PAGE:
Community gathers to increase mental health awareness

SuicidePrevention_MarkCooley (2)EDITEDBy Diana Sanchez

Elm Staff Writer

In remembrance of those who completed suicide, the Counseling Center and Washington College held a candle light vigil in Martha Washington Square on Sept. 19.

Those in attendance included students, faculty, and administrative staff. Speakers at the event touched on how individuals and communities can honor those who have passed by suicide.

“This event and other[s] like it gives our community the chance to heal these feelings and memories in a safe environment, surrounded by others who care,” senior Abigail Burnett said.

This September, WC participated in the nationwide effort to bring awareness to and remember those who have lost their lives to suicide during what is nationally recognized as Suicide Prevention Month.

Mental health is a major issue, especially among teens and young adults, in the United States. Suicide is the second most common cause of death among college students in America, according to the National Center for Biotechnology Information under the National Institutes of Health.

In a survey conducted by Dr. Cindy Liu, director of the developmental risk and cultural disparities program at Brigham and Women’s Hospital in Boston, she found that among the 67,000 students her team surveyed, over 20% said they experienced mental health-related problems, including self-harm and suicidal thoughts or attempts, according to a CBS News article by Steven Reinberg.

Discussing suicide can be triggering for those who have lost friends or family to completed suicide. While it is a delicate discussion to avoid causing more mental trauma, it is an important one to have on campus, according to Director of the Counseling Center Dr. Miranda Altman. Starting a conversation about suicide is one of the many obstacles that colleges are trying to overcome.

“We try to do everything we can to bring awareness. Just to be able to talk about suicide, to say the word is important,” Dr. Altman said.

The stigma around suicide persists today. Friends and family are unsure of how to help those struggling with mental health, according to the CBS News article.

WC acknowledges that students might be deterred from seeking help for peers they suspect are suffering from mental health issues. To address this obstacle, the College created the CARE System, according to Dr. Altman.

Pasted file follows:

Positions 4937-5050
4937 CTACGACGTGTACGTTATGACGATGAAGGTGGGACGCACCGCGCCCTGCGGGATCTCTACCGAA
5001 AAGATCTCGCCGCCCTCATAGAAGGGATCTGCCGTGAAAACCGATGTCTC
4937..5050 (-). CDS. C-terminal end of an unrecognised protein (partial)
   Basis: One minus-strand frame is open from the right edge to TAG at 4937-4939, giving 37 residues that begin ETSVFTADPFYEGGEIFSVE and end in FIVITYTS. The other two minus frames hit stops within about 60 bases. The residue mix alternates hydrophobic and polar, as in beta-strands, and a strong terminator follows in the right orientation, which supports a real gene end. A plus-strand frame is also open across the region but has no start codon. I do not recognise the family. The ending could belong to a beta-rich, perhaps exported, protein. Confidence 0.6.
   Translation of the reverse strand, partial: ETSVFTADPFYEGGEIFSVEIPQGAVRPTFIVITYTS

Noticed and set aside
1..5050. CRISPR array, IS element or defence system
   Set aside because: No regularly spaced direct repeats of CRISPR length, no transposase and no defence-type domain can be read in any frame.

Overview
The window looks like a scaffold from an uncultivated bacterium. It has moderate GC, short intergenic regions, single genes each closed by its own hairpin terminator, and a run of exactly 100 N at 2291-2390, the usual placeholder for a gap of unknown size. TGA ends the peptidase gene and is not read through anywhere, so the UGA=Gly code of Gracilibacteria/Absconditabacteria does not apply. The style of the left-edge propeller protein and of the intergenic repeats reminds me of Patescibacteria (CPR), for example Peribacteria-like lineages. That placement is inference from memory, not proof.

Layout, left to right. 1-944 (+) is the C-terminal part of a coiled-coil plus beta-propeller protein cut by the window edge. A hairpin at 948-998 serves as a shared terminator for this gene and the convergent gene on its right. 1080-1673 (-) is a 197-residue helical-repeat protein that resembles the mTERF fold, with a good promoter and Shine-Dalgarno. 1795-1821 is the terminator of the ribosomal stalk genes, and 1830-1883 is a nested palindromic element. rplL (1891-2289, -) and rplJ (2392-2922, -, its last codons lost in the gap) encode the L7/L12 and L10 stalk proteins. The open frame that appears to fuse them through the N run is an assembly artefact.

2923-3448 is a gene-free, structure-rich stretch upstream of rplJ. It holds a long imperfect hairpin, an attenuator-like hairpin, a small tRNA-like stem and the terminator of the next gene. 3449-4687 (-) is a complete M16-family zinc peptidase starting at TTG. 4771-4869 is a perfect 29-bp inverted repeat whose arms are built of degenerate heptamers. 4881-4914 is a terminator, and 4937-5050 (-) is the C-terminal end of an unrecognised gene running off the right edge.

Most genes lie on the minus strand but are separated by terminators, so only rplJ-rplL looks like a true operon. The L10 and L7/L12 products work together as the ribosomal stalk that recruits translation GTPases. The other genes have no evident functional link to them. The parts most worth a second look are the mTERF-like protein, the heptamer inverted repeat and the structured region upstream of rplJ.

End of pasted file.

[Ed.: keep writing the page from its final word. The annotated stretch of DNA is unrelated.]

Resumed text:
The CARE System is an early intervention program that allows students to anonymously share and report concerns they have about a peer.

Students can access CARE report forms online at the Counseling Center, Health Services, or Student Affairs webpages. The system is managed by Student Affairs.

Reports are not limited to mental health worries, they also include physical health, academic issues, familial issues, relationship violence, sexual assault or harassment, and discrimination. Depending on the nature of the report, it will be forwarded to either Counseling Services, Health Services, Academic Skills, Disability Access, or the Title IX Coordinator Candace Wannamaker.

The CARE System is not meant for emergencies or immediate concerns about self-harm or harm towards others. All cases with an immediate threat or worry should be reported to Public Safety, according to the WC website.

“We want to keep our campus safe. We want to make sure that students who need care and are suffering get the help that they need,” Dr. Altman said.

During the second half of the 2020 spring semester, WC will offer a new one-credit course on resilience. The course will meet twice a week and is focused on teaching students how to regroup after disappointment and trauma, effectively communicate, and personally manage distress. It will be administered by Dr. Altman.

With mental health issues becoming more prevalent among college students, WC started to engage with the discussion on suicide and student outreach.

The Counseling Center said that it hopes students and faculty members will act as the eyes and ears for the College community to help those who may be suffering.

If you are experiencing a difficult emotional period, make an appointment with Counseling Services by calling 410-778-7261. It is located adjacent to Health Services in Queen Anne’s House.

Operating hours can be found on the WC website, but counselors are available after hours by appointment or in an emergency. Counseling is free for enrolled students and is confidential.

There are national resources students can call as well, including the National Suicide Prevention Lifeline at 1-800-273-8255. Resources focused on veterans can be reached by pressing 1 after calling the Lifeline or by texting 838255.

The Crisis Text Line is available by texting “HOME” to 741741. For resources focused on students of color, text “STEVE” to 741741.

If you are experiencing acute mental health distress, contact your RA, Area Coordinators, and/or call WC Public Safety at 410-778-7810.

One thought on “Community gathers to increase mental health awareness

  1. This article and the people behind this system, namely Dr. Altman and Candace Wannamaker, are so disgustingly ignorant and oblivious to any real problems on that toxic campus. Two of the worst people to handle any type of situation like suicide or mental health. That school neglects and blames anyone who shows the slightest ounce of emotion or call for help. That campus was the darkest place for many students, myself and those no longer here included. Washington College is a toxicity.

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